The strengths of this study include its multi-center longitudinal design, the sample size (n=1550 elderly participants from the general population), the low attrition rate of the cohort, and the high quality of dementia screening/diagnosis. Few studies have examined the link between PA and dementia risk in very old people as we did here. PA was assessed using the Voorrips questionnaire that was validated in elderly populations and explores different types of activity. To be more clinically relevant, two sub-scores specific for two PA domains were generated, and sitting unloaded activities were excluded because they do not involve physical capacities and are mainly cognitive. To reduce the information loss these scores were analyzed as continuous measures; the exposure-response curve shape and the optimal location of the PA level thresholds were determined by a data driven method.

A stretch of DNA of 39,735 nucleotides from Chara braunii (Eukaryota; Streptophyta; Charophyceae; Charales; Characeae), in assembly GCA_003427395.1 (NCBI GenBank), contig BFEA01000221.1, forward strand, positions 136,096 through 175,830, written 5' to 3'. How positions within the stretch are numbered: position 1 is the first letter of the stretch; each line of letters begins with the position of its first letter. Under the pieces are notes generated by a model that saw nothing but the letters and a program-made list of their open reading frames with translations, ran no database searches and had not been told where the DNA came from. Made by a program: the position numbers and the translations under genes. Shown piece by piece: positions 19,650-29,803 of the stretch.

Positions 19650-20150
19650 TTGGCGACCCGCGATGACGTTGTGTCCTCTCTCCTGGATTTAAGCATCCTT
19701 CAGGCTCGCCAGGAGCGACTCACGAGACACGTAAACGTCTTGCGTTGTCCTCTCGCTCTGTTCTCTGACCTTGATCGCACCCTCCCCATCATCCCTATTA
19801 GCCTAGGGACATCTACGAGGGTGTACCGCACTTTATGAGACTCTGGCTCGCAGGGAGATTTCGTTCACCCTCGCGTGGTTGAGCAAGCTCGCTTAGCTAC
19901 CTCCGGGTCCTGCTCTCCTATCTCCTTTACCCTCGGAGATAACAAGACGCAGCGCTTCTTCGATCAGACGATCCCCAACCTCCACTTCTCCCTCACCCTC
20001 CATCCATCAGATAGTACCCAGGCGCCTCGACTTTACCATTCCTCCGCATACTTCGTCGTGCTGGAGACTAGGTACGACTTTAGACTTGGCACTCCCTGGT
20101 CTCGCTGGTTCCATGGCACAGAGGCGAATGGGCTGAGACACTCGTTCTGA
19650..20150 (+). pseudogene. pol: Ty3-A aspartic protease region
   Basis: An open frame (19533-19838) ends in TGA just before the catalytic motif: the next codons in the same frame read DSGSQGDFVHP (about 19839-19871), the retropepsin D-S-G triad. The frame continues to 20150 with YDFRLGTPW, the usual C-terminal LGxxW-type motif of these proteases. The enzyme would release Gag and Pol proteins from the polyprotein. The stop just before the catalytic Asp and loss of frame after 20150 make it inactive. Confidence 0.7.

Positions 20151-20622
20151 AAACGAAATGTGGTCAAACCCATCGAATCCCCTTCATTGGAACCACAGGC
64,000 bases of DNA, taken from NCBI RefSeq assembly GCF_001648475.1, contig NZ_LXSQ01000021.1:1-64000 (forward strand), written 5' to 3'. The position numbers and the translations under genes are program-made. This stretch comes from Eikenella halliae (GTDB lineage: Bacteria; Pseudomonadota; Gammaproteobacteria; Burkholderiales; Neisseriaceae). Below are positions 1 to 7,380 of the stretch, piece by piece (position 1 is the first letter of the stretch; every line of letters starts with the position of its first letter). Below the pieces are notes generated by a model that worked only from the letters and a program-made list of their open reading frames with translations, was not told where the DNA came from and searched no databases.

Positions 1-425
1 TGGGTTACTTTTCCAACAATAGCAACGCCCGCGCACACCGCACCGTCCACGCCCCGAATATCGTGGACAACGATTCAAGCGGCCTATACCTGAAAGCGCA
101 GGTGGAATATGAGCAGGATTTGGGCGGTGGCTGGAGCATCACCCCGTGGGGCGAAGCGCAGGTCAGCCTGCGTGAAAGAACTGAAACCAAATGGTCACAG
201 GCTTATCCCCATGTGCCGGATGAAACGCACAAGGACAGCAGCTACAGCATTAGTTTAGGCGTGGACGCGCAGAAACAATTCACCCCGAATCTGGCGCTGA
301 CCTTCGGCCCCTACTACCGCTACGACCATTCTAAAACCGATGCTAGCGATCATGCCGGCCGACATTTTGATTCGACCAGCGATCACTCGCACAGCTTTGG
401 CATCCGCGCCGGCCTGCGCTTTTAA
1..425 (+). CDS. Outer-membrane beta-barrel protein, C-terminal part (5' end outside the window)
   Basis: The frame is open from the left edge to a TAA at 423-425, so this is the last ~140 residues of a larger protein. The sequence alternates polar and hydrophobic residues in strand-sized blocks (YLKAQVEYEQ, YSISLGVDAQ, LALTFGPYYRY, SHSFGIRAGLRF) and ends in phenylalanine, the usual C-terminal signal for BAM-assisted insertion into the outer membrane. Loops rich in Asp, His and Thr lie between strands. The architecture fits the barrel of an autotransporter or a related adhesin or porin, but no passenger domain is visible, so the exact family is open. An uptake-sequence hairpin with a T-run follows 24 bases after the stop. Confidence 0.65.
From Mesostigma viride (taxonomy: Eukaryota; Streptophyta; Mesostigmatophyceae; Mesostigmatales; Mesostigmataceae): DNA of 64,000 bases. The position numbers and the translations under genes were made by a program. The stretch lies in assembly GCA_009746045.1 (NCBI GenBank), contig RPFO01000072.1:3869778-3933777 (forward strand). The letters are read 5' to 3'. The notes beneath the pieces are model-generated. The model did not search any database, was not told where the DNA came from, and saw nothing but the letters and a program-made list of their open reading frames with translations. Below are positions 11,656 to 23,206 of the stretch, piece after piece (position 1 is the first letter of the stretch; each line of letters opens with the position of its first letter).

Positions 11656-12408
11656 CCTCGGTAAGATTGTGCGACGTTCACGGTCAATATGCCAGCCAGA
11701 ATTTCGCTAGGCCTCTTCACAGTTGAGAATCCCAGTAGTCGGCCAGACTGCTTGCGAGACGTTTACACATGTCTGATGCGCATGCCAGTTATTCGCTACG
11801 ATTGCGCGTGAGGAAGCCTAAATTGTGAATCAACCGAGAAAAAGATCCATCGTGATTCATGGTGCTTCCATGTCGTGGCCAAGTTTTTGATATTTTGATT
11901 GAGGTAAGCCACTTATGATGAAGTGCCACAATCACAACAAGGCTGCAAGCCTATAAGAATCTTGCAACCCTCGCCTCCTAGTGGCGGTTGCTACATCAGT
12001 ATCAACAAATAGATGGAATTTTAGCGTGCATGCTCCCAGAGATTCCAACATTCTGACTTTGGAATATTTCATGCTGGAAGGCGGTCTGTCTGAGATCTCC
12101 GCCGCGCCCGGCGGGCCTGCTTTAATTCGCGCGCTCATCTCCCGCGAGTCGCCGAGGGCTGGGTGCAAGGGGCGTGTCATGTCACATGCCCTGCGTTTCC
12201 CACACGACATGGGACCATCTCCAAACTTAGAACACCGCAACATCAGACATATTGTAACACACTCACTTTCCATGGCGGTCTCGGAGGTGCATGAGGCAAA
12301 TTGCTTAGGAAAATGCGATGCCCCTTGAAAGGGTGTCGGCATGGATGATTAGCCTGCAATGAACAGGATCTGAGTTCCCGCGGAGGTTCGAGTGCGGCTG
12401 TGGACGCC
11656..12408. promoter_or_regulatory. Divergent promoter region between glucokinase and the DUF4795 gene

The literature on the effect of PA on dementia risk is abundant, but not always conclusive. Several meta-analyses have shown a protective effect of PA on dementia onset. The risk reduction for high level of PA ranges from 21% to 28% for all-cause dementia and from 26% to 45% for AD [5, 18-20]. However, results are heterogeneous, notably due to the PA type. For instance, in a systematic review that included 24 studies (among them 5 in middle-aged populations), Stephen et al  reported a beneficial effect of PA in 18 of them. While the association with AD risk reduction was clear for leisure time activities, it was less obvious for occupational and commuting PA. In a meta-analysis on 44 studies (6 in middle-aged populations), Lee  found that high and moderate amounts of PA were related to reduced risks of all-cause, AD and vascular dementia. The author identified various activities, such as leisure time PA, regular exercise and gardening, that had a protective effect on the dementia risk. Conversely, walking was not significantly associated with the dementia risk (four studies on people aged 60 or 65 years and over). Among the 27 studies in older people, four did not find any positive effect of different PA types (swimming, walking, dancing,…) [21-23], and another one  detected a positive effect only for productive activities (gardening, household, …). It should be noted that sometimes, PA included also reading, watching TV, and listening to music. None of the studies clearly excluded sitting recreational activities, as we did. More studies are needed with more details on the PA type, intensity, and duration .